Cloverfield follows five New Yorkers from the perspective of a hand-held video camera. The movie is exactly the length of a DV Tape and a sub-plot is established by showing bits and pieces of video previously recorded on the tape that is being recorded over. A group of friends throw a farewell party for Rob, who is leaving New York to go and work in Japan. However, as the party progresses, violent shakes and explosions herald the arrival of an unknown creature, which begins its rampage by throwing the head of the Statue of Liberty down into a street. As they go to investigate, an adventure deep into the streets of New York begins, as the friends are determined to rescue Rob's true love. Written by
In the beginning of the movie, Beth, played by Odette Yustman, talks about the footage Rob was filming "ending up on the Internet". Yustman also starred in a movie called Reckless Behavior: Caught on Tape (2007), in which she plays a teacher whose career is ruined when a video of her winds up on the Internet. See more »
During the subway tunnel scenes, Rob's shirt seems to clean itself. At first it is dirty and sweat stained, then it is relatively clean, and then it is dirty again. See more »
It's 6:42 AM. Beth's dad's place. He's out of town. And it's already a good day.
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At the end of the closing credits there is a garbled radio transmission which some say sounds like "Help us!", when played backward it says "It's still alive!" See more »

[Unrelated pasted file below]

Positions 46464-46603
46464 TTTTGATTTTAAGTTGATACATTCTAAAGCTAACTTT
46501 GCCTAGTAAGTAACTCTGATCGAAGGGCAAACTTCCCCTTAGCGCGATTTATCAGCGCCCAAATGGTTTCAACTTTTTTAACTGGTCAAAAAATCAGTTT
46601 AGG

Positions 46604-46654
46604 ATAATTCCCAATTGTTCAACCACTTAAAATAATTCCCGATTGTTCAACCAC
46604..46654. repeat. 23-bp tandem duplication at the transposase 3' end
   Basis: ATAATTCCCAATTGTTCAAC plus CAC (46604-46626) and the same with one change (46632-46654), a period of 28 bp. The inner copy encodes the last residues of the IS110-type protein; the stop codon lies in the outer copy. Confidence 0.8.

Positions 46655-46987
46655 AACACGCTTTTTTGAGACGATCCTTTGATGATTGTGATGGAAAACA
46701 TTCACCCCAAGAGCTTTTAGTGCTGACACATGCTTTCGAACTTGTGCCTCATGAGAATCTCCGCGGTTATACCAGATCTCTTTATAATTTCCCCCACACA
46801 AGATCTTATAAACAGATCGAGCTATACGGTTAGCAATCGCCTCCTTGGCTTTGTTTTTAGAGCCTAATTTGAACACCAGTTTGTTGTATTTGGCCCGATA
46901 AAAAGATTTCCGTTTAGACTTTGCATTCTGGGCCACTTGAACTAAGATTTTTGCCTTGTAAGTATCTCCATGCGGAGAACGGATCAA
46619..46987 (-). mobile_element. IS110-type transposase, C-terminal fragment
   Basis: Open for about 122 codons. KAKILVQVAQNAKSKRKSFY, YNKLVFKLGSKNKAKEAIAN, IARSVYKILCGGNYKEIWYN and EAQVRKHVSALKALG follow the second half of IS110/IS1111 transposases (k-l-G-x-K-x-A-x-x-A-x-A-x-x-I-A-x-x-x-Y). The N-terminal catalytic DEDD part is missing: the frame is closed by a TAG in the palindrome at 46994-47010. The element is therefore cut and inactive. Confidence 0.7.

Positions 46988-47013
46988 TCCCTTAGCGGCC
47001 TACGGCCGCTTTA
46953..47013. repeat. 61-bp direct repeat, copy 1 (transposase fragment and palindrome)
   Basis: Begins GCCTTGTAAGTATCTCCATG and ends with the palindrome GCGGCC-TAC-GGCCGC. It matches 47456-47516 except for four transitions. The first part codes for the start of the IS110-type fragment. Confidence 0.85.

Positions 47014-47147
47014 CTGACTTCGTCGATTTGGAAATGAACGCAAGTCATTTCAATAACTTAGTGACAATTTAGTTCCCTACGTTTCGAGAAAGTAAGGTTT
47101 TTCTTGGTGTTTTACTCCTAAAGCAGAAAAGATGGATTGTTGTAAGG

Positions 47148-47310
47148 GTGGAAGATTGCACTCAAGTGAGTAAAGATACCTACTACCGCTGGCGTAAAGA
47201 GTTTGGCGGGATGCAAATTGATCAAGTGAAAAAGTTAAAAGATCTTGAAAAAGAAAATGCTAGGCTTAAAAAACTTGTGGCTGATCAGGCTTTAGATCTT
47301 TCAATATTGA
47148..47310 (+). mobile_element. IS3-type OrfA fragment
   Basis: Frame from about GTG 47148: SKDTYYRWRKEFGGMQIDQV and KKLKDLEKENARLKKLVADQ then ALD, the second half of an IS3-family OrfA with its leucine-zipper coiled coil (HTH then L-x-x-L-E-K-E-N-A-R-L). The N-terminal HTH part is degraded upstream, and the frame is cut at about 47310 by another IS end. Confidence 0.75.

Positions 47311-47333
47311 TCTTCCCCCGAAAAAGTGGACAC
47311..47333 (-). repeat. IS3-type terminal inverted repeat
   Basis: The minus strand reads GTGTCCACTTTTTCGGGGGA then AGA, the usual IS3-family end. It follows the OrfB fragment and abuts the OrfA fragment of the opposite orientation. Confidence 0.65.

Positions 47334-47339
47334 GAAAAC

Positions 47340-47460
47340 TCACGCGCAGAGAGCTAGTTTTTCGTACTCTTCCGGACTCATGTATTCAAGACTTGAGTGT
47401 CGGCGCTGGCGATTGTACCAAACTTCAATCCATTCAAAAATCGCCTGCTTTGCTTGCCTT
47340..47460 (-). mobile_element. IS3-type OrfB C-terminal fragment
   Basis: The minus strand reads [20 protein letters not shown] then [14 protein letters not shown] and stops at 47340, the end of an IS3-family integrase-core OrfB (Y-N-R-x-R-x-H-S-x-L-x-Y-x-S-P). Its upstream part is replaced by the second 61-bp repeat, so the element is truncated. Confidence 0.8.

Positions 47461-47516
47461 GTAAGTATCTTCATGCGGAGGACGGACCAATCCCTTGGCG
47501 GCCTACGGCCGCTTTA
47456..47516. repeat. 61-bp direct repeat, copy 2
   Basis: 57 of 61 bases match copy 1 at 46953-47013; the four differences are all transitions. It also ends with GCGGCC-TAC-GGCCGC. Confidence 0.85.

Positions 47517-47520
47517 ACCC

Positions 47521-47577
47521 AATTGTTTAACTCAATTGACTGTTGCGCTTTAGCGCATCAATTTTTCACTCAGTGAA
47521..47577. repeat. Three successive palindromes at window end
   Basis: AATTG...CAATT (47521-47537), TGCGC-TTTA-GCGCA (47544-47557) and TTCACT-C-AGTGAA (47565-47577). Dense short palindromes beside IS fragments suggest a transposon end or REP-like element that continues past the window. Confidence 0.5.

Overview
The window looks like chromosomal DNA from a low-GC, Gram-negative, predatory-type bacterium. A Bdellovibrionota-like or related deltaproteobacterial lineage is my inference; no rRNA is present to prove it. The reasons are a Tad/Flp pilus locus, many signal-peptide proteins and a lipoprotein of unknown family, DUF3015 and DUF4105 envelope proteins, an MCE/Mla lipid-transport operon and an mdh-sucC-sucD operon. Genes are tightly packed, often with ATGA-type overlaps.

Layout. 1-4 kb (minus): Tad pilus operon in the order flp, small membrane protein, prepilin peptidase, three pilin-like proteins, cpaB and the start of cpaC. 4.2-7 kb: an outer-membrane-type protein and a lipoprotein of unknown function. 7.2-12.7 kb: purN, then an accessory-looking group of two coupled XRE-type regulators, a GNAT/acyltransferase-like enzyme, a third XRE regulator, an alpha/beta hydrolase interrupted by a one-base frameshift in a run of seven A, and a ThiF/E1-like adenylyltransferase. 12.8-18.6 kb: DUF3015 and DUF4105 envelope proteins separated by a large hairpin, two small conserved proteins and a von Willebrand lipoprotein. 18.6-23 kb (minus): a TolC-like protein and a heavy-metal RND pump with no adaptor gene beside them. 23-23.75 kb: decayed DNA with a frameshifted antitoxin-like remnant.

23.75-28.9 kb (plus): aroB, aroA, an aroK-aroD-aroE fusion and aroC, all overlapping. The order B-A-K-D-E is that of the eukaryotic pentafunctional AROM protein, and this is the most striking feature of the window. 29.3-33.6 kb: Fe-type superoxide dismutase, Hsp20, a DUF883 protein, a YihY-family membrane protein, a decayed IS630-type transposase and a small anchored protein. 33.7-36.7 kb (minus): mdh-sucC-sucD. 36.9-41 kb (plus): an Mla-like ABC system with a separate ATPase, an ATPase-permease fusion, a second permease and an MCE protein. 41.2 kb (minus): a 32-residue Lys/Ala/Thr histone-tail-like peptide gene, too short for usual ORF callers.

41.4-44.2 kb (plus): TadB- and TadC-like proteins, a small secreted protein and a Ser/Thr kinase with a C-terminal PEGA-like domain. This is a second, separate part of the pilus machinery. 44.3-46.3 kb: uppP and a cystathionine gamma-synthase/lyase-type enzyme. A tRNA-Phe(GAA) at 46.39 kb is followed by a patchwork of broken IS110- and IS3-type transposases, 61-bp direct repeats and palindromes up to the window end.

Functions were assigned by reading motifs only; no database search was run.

I haven't been this tense in a movie theater in sooooo long
With all of the crazy viral marketing (that started way too early) some people were worried if it could live up to the hype. It COMPLETELY surpassed my expectations, and I went in expecting it to be good in the first place. Once things pick up and start rolling about 15 minutes in, I didn't relax until the credits started rolling. Yes, they give you a few brief moments to catch your breath, but even then you're still on edge, waiting for the next attack. I can't imagine this movie being executed in any way other than the hand held approach. They somehow managed to pull off SEVERAL absolutely beautiful shots/camera angles while still fitting into the hand held setting. The acting and dialog is so natural that it doesn't feel like they're acting a script...at ALL. It's incredibly intense, you're really pulled into the character's corners, and it's filmed wondrously. If you get motion sickness easily, you'll probably want to wait 'till this is out on DVD. Other than that...GO SEE THIS MOVIE. It's one of the greatest monster movies of all time. Actually...scratch that...it's THE greatest monster movie of all time.
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